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Most Commonly Used Substrates

In this article, we will look into the four types of materials that represent the most commonly used substrates (e.g. PET, PC, TPU and PI) at our Partner Central Midori.


Polyester (Polyethylene Terephthalate, PET) has been our substrate of choice for its properties and low cost. The Tg is around 80⁰C (material starts to soften at this temperature) and shrinkage can be significant (0.5 to 1%). Heat stabilization results in better dimensional stability (0.1% shrinkage) but the impact on pricing is non-negligible. Polyester has a low moisture absorption, it can withstand temperature up to 130-140⁰C. The surface can be treated to improve ink adhesion. It is available in different colors and various finishes.


Polycarbonate (PC) has been competing against PET in membrane switch applications for many years. PC has a better abrasion resistance without the assistance of a hard coat but it has a limited chemical resistance and is not recommended for harsh environment use. Visual appearance is polycarbonate notable advantage with superior transparency and a wide range of thicknesses, textures and finishes.

Thermoplastic Polyurethane

Thermoplastic Polyurethane (TPU) offers a unique combination of properties that make it an excellent material for the flexible electronics industry. TPU has an excellent tear and abrasion resistance and its high flexibility even at very low temperatures makes it highly suitable for stretchable electronics with a typical elongation in the vicinity of 700%. TPU is referred to as the bridge between rubbers and plastics, it appears rubber-like and is smooth to the touch. The film is also known for its breathability which means that the producer can adjust the amount of moisture transfer through the film through selection of polymers and additives. The film is typically provided as a 3 layer material with a sandwich of a temperature resistant carrier and a melt adhesive layer.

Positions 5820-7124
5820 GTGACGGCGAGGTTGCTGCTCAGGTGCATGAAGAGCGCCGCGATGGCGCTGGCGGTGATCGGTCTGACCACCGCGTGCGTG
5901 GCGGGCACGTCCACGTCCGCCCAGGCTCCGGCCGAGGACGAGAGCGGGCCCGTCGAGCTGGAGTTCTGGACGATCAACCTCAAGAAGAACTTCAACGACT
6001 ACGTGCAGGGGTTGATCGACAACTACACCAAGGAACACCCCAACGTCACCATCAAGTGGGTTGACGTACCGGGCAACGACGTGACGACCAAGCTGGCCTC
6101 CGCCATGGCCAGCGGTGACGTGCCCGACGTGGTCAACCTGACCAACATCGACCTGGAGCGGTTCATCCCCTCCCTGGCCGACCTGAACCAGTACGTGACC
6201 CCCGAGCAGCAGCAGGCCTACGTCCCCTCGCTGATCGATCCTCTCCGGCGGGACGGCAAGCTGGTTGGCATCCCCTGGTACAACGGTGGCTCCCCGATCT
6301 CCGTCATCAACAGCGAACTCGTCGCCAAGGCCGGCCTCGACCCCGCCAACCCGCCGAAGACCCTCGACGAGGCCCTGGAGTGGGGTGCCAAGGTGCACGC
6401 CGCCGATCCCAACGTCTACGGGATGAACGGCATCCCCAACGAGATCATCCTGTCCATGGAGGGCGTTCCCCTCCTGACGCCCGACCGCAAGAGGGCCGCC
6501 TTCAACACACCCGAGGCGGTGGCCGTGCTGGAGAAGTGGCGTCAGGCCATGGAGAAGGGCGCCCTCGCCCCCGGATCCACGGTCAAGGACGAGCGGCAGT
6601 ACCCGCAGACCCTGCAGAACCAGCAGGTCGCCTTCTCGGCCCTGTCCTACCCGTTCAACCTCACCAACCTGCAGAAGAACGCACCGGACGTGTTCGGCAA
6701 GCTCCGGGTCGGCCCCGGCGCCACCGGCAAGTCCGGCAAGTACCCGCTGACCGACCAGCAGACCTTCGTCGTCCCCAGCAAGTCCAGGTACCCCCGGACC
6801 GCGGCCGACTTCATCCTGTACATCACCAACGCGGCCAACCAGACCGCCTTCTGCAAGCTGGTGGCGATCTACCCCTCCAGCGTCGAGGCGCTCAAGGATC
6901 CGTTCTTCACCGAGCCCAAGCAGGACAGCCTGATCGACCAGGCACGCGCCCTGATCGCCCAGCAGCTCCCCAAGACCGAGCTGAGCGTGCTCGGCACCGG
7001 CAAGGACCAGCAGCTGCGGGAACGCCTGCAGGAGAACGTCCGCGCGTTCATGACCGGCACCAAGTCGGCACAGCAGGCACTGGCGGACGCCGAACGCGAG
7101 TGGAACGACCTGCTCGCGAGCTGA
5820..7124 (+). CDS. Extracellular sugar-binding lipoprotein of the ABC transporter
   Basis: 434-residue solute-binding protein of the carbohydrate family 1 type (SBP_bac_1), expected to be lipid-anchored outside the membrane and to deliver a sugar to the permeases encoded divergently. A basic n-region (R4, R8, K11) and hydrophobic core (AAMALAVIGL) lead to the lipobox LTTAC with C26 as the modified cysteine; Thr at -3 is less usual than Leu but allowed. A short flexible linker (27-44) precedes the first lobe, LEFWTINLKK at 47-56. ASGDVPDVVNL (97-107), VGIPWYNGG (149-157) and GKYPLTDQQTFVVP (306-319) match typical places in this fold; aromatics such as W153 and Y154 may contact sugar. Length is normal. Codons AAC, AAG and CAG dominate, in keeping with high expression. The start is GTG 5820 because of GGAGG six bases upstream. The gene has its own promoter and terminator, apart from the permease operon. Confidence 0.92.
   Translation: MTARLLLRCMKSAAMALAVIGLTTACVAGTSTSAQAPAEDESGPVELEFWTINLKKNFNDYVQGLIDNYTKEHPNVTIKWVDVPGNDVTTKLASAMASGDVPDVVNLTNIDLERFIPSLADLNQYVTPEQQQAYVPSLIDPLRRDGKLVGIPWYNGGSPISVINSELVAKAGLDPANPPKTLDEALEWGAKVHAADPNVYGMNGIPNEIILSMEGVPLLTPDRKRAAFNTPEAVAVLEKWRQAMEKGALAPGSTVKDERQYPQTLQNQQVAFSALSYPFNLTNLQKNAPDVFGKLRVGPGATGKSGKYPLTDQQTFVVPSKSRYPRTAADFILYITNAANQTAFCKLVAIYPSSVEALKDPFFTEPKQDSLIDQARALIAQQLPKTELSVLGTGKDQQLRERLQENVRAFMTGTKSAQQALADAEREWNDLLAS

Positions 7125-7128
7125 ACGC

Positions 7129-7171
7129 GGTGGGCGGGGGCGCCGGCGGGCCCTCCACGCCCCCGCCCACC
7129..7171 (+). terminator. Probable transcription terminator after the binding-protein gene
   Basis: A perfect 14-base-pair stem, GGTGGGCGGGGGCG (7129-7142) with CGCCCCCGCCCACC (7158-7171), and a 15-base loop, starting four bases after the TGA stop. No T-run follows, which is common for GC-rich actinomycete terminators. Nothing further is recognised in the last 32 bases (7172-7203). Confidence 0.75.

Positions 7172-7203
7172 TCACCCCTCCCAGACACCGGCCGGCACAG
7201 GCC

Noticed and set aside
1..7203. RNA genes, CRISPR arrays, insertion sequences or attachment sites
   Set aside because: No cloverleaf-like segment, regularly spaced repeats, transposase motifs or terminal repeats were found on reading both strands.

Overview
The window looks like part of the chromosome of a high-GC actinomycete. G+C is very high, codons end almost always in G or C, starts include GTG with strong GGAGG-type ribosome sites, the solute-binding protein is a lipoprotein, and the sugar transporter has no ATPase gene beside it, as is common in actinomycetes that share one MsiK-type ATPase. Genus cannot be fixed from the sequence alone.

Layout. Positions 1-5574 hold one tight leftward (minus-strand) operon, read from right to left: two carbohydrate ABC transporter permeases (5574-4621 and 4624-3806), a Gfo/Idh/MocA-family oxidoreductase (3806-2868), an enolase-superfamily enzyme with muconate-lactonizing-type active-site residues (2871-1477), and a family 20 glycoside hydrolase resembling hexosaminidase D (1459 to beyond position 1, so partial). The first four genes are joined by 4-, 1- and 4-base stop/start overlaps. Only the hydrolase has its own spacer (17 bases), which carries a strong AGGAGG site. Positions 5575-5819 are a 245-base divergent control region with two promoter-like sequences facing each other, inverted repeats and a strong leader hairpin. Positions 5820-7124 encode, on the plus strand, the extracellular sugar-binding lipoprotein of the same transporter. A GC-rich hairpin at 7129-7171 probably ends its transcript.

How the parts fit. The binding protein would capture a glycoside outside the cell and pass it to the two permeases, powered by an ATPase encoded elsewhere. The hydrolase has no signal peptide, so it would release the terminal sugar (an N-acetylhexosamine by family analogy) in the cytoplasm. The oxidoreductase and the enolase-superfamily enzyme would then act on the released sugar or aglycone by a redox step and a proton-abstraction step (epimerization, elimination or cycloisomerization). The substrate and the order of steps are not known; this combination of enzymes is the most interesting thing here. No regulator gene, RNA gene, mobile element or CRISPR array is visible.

Polyimide (PI) is a polymer of imide monomers that offers a unique combination of electrical, thermal, chemical and mechanical properties. Polyimide can accommodate temperatures between -269⁰C and 400⁰C, it has the highest UL-94 flammability rating of V-0 and it does not burn and has no known melting point. Its outstanding dielectric strength makes it the perfect solution for electrical insulation uses. The film has also an excellent dimensional stability with shrinkage in machine and transversal directions (MD and TD) typically around 0.25%.

In our industry, engineers often refer to polyimide as a sponge, despite its many advantages, polyimide film has a tendency to absorb moisture and that can pose serious reliability problems. At CMI we found out that baking the film in between manufacturing operations and storing it in a dry environment have been the best remedies to control its water content.


While these represent the most commonly used substrates at CMI, many other materials have been tested in our Development Center over the years such as Polyethylene Naphthalate (PEN), Polyvinyl Chloride (PVC), Nomex, silicon and even paper.

With the continuing growth of Printed Electronics applications in markets such as automotive, healthcare, consumer electronics and industrial, CMI is always working together with material suppliers and our customers to keep exploring new substrate opportunities.

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